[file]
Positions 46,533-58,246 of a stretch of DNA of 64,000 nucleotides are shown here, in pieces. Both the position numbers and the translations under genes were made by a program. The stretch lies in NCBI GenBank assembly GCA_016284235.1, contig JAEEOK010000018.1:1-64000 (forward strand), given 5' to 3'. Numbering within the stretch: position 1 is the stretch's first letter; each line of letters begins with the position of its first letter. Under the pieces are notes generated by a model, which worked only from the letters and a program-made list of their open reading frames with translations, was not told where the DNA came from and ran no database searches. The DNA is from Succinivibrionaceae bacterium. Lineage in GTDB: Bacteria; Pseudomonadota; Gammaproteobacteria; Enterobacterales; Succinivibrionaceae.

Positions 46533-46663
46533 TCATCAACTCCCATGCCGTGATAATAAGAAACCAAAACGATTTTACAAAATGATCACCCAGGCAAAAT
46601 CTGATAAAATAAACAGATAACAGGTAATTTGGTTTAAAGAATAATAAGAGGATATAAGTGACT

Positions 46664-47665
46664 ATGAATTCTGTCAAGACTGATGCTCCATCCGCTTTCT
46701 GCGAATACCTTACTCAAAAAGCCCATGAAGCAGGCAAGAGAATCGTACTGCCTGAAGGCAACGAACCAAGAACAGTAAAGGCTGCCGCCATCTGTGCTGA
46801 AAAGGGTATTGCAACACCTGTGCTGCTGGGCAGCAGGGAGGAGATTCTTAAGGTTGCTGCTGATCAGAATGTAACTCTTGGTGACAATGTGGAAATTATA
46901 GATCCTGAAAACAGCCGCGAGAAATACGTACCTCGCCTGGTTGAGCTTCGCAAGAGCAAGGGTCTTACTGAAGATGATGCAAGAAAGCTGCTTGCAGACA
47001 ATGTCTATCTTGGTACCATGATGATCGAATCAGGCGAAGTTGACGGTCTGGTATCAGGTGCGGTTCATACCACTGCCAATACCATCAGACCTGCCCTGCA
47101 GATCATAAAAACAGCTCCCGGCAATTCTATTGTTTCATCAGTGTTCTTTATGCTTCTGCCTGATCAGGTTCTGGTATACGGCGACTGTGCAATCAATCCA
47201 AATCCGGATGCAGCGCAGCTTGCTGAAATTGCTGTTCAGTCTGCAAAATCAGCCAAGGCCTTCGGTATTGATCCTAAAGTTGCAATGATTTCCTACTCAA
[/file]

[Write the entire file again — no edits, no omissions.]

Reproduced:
Positions 46,533-58,246 of a stretch of DNA of 64,000 nucleotides are shown here, in pieces. Both the position numbers and the translations under genes were made by a program. The stretch lies in NCBI GenBank assembly GCA_016284235.1, contig JAEEOK010000018.1:1-64000 (forward strand), given 5' to 3'. Numbering within the stretch: position 1 is the stretch's first letter; each line of letters begins with the position of its first letter. Under the pieces are notes generated by a model, which worked only from the letters and a program-made list of their open reading frames with translations, was not told where the DNA came from and ran no database searches. The DNA is from Succinivibrionaceae bacterium. Lineage in GTDB: Bacteria; Pseudomonadota; Gammaproteobacteria; Enterobacterales; Succinivibrionaceae.

Positions 46533-46663
46533 TCATCAACTCCCATGCCGTGATAATAAGAAACCAAAACGATTTTACAAAATGATCACCCAGGCAAAAT
46601 CTGATAAAATAAACAGATAACAGGTAATTTGGTTTAAAGAATAATAAGAGGATATAAGTGACT

Positions 46664-47665
46664 ATGAATTCTGTCAAGACTGATGCTCCATCCGCTTTCT
46701 GCGAATACCTTACTCAAAAAGCCCATGAAGCAGGCAAGAGAATCGTACTGCCTGAAGGCAACGAACCAAGAACAGTAAAGGCTGCCGCCATCTGTGCTGA
46801 AAAGGGTATTGCAACACCTGTGCTGCTGGGCAGCAGGGAGGAGATTCTTAAGGTTGCTGCTGATCAGAATGTAACTCTTGGTGACAATGTGGAAATTATA
46901 GATCCTGAAAACAGCCGCGAGAAATACGTACCTCGCCTGGTTGAGCTTCGCAAGAGCAAGGGTCTTACTGAAGATGATGCAAGAAAGCTGCTTGCAGACA
47001 ATGTCTATCTTGGTACCATGATGATCGAATCAGGCGAAGTTGACGGTCTGGTATCAGGTGCGGTTCATACCACTGCCAATACCATCAGACCTGCCCTGCA
47101 GATCATAAAAACAGCTCCCGGCAATTCTATTGTTTCATCAGTGTTCTTTATGCTTCTGCCTGATCAGGTTCTGGTATACGGCGACTGTGCAATCAATCCA
47201 AATCCGGATGCAGCGCAGCTTGCTGAAATTGCTGTTCAGTCTGCAAAATCAGCCAAGGCCTTCGGTATTGATCCTAAAGTTGCAATGATTTCCTACTCAA